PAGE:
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Friday, January 11, 2019
A PEOPLE'S HISTORY of the UNITED STATES by Howard Zinn
Originally published in 1980 by HarperCollins. Multiple updated editions have been printed.
Howard Zinn's (1922-2010) A People's History of the United States is perhaps the most famous and most controversial history book in publication today.
I read this book because the former governor of my home state of Indiana and current President of Purdue University, Mitch Daniels, repeatedly criticized it and actually advocated blocking its use in public schools in Indiana, including Indiana University. Governor Daniels used to be a frequent guest on a local newstalk radio station in Indianapolis and this book came up enough times in the conversations that I became aware of it. Before that I had never heard of it - but he certainly put it on my radar. That's not really what he had intended, I am sure.
I found my copy of A People's History of the United States in a local thrift shop on a half price day, which made this book a true bargain at $1. I decided that, as a good and loyal American I absolutely had to read the book that my state government's former chief executive had decided was "truly execrable" and should be removed from all classrooms and see for myself if he was right.
Zinn has a theme that he hits consistently throughout his book and it is that the "haves" are continually using and abusing the "have-nots" throughout American history although, sometimes, the "haves" give in a bit and let some of the "have-nots" get a little more because it ensures their survival at the top. He argues that this was the case during the American Revolution. He would have been a big promoter of the idea of the 1% vs. the 99% that has come into vogue lately.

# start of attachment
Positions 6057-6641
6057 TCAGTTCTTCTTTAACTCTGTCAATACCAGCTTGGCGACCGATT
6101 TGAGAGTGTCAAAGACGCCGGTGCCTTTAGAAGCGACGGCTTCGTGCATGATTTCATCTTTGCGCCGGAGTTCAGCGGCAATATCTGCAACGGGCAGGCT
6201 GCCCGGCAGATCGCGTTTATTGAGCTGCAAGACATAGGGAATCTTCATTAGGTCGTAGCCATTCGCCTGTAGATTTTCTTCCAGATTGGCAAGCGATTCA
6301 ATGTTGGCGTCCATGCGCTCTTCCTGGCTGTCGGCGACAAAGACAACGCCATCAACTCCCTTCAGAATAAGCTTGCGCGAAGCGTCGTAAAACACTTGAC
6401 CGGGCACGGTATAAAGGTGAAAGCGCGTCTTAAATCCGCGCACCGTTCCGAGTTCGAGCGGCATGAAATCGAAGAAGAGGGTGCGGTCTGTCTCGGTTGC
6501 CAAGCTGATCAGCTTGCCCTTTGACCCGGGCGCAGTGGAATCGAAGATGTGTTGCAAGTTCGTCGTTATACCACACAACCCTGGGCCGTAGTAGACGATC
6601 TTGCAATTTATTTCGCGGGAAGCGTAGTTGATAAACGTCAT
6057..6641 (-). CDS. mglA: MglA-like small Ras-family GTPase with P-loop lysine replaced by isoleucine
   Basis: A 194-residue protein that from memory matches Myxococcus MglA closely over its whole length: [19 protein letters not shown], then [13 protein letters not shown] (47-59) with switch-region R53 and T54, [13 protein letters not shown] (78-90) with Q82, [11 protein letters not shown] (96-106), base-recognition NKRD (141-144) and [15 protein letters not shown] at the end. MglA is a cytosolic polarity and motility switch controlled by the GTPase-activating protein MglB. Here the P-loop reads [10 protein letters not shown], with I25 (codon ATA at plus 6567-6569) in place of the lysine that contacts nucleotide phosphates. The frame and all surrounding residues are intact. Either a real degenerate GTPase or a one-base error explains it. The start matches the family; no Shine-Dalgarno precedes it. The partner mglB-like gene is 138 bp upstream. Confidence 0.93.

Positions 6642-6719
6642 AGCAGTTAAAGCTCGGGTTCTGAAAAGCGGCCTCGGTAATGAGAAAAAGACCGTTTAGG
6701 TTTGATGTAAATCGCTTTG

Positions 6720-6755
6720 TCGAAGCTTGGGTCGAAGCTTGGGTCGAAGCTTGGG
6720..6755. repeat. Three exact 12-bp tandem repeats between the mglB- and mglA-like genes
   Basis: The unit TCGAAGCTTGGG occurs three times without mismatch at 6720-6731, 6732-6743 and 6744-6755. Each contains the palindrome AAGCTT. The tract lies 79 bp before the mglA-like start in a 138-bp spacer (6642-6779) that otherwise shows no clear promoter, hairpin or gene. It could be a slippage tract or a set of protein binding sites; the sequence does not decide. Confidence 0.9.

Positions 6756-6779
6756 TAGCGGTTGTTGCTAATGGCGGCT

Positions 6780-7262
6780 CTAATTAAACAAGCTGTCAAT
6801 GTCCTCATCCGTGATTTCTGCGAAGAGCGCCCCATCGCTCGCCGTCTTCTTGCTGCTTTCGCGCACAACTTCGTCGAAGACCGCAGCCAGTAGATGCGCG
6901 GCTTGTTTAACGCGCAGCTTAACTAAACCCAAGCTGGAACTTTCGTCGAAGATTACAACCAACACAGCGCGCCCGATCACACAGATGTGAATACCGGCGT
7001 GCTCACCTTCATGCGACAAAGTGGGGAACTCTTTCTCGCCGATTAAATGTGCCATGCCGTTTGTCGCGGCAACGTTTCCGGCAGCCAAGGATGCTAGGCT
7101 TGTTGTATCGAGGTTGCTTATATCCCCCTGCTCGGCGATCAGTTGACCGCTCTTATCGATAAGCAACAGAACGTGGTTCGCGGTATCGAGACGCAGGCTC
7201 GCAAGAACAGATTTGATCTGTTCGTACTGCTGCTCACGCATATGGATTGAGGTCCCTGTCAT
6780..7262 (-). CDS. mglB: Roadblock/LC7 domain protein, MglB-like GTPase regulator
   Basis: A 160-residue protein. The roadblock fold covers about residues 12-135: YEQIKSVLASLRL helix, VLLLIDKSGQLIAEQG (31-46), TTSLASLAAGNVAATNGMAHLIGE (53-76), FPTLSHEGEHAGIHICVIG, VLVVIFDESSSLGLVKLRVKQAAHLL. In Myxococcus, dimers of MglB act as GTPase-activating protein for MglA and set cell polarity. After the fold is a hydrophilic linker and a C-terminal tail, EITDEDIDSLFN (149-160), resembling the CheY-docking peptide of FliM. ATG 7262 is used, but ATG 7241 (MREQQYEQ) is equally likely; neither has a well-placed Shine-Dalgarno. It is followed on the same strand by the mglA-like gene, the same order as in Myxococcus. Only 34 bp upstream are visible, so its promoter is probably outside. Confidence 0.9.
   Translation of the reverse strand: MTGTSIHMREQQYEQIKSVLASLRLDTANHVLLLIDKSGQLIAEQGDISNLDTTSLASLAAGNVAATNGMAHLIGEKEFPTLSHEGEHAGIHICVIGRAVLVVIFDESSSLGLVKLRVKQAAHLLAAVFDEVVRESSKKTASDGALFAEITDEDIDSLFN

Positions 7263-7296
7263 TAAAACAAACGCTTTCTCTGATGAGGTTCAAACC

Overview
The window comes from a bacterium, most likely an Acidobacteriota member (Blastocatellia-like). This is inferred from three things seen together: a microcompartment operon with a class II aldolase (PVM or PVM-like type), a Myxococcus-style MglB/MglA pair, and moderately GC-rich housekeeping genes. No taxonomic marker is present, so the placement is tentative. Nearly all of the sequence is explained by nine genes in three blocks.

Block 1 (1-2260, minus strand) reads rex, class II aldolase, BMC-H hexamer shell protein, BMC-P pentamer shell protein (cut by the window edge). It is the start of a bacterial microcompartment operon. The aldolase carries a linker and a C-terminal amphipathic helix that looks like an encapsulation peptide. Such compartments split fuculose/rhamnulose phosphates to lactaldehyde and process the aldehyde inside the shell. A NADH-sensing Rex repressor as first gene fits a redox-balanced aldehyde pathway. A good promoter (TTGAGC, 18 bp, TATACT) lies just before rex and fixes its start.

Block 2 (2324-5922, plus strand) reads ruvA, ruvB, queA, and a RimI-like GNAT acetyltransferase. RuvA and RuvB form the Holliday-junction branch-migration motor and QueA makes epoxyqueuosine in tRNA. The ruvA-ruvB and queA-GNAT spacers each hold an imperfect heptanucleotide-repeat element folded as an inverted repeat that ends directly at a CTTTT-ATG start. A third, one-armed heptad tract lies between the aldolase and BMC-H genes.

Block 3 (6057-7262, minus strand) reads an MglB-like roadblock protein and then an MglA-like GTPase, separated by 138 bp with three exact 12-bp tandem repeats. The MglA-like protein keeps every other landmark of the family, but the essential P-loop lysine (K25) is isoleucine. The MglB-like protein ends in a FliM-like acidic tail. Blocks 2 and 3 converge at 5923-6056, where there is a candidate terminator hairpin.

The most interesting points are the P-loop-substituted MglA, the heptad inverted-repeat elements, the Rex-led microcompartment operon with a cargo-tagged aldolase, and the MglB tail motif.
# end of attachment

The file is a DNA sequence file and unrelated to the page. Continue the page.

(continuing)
He also argues that the elites stoke class envy and racial animosities to create internal rivalries among the lower classes so that they fight among themselves and fail to see who their true enemy is. Throughout the entire book, the details change but this is the basic story.
As a history book, this book succeeds fabulously at hitting that one note over and over and over and over ad nauseam. Is he right? Sure - to a point he is right throughout the book. For example, he is right that the founders envisioned limited participation from the common man in the early American republic. But, other arguments sound hollow.
For example, on page 37 of my 1990 edition he argues that racial animosities were practically created by the elites as a way to control the slaves. It is a clever argument and it is the culmination of a long argument that he had been making in the previous pages concerning the presence of anti-miscegenation laws in the new world. His presumption that, if left to themselves, the lower classes would have not had any racial issues because the passing of these laws shows that the elites were bothered by interracial romance and conspired to stop it before the lower class united and overthrew them. This sounds too organized for my tastes. Also, I have less faith in human nature than Zinn does - the same base thoughts that he despises in the upper class exist across all of the classes.